14. Bob Stefani // May 22, 2016 at 8:22 am // Reply

    ‘Trying to watch men’s opening match, Kyrgios v Cecchinato, at Roland Garros with constant, annoying chatter from Carillo and Navratilova. Spare us!


    • I agree with you. Today, May 24, I was trying to watch Tennis Channel. The featured match was one with Venus Williams. I like Venus but the reality is she can hardly move on the court, and her high ranking says a lot about the caliber of today’s top players. So, talking through the point, Carillo was asking Martina N. if she skipped any tournaments as she got older, and after Martina said that she sometimes skipped the French and the Australian, Carillo asked why, to which Martina responded that the Australian was just too early, leaving the opening for Carillo to jokingly ask if it was because she could not get up early! Brilliant but typical of the drivel we are forced to listen to, while neither one apparently was paying much attention to a boring match selection. Too much too early for me, so I just turned the set off. I don’t mind Martina that much. In my opinion she can hold herself in check rather well. But Carillo is a moron. I do not understand her popularity. Yes, she has that husky sounding voice. If only she had something substantive to say.


  15. Diane Rae // May 22, 2016 at 1:13 pm // Reply

    Most people may not agree but I really like John Mcenroe. To me he has more energy when commenting on matches. Most of the tennis channel commentators are boring.


  16. Margaret Bailey // May 24, 2016 at 10:22 am // Reply

    I loved John McEnroe when playing but he’s the pits on commentating. Can’t we get rid of him. Just watch Murray and Stepanek which was totally spoilt by his mouth never closing. Now having to listen during the Djokovic/Lu match. Put us out of our misery and shut him up.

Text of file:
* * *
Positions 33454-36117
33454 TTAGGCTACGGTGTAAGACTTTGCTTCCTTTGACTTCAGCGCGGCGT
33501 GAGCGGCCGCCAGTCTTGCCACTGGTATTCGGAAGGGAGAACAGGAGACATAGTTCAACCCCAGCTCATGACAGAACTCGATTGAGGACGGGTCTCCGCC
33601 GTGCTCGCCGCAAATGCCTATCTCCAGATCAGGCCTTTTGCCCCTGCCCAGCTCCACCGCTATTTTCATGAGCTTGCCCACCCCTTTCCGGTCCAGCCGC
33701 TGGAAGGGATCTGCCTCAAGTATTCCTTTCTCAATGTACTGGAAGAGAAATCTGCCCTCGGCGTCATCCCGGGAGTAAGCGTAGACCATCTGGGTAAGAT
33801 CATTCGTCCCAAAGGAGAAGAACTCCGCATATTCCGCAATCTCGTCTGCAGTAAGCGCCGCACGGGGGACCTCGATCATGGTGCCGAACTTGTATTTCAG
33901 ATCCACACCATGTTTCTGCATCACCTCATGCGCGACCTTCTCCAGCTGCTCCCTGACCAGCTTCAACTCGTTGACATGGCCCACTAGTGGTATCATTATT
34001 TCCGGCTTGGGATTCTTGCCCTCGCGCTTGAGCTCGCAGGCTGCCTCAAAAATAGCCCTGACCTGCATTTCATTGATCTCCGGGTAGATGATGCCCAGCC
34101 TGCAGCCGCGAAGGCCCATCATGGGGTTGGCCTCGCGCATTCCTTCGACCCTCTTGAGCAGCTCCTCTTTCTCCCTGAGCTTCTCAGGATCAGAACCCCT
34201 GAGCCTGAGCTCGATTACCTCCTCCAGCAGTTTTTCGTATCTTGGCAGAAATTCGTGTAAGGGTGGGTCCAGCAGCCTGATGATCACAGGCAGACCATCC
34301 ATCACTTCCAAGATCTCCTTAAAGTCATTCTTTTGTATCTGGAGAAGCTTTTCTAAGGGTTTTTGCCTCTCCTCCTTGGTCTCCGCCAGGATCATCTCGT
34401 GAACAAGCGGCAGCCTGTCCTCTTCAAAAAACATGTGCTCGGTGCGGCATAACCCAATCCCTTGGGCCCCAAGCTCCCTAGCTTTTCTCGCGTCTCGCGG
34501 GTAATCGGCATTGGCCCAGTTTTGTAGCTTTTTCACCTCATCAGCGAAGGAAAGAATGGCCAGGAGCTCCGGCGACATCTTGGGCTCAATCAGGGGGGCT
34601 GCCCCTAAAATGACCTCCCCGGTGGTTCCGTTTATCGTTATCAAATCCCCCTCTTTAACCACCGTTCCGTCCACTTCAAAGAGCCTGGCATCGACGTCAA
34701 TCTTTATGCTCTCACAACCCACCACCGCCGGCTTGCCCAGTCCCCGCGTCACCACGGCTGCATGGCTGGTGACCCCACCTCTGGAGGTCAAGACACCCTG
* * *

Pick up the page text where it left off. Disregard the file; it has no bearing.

17. Federer01 // May 25, 2016 at 7:23 am // Reply

    Please, Justin Gimelstob, SHUT UP!!! His babble during play is constant… Ted Robinson is excellent and he gets paired with this obnoxious windbag who just goes on and on and on, most, if not all of it, uninformative drivel…. This Tennis Channel team of commentators is just awful… Martina Navratilova, Tracy Austin, “BOY” Paul Annacone…”BOY Mary Carillo…LIndsay Davenport (WHY????)… The Roland Garros coverage with this team may be the worst in broadcasting history….GO AWAY….


    • Why is it that commentators in other sports do not bother me at all, while most of those on the Tennis Channel do? I think part of the reason is that other sports are more fluid, without the delay caused by having to serve and playing point by point. So commentators are too occupied calling the action to get too much into the meaningless babble. Baseball is not quite as fluid, but then there, but there is still less time between pitches than between serves in tennis.

      Another reason is that all too frequently there are too many commentators calling a tennis match. Sometimes there are three! The norm is two. Wouldn’t it be nice if there were only one?!

      But I do not see any improvement in the calling of these matches, nor any indication that Tennis Channel is even aware of the issue. If they are, nothing has changed. The problem is that they have too many mediocre commentators providing more analysis and irrelevant detail than most of us would like to listen to. Knowledge of the game and playing experience does not make one, ipso facto, a good commentator. Silence is not always a bad thing. It’s as if the commentators who can actually speak well are feeling pressure to keep talking in order to demonstrate to their bosses that they are earning their salaries.

      But the good thing is that there is a mute button. I use it all the time. It helps to create a Zen-like atmosphere in my living room. I avoid having to listen to the banal commentary and the repetitive commercials. I can be doing other things that would be difficult to concentrate on if their were sound volume. And I can always turn on the sound if I wish to hear the crowd excitement at match point or some other significant point in the match.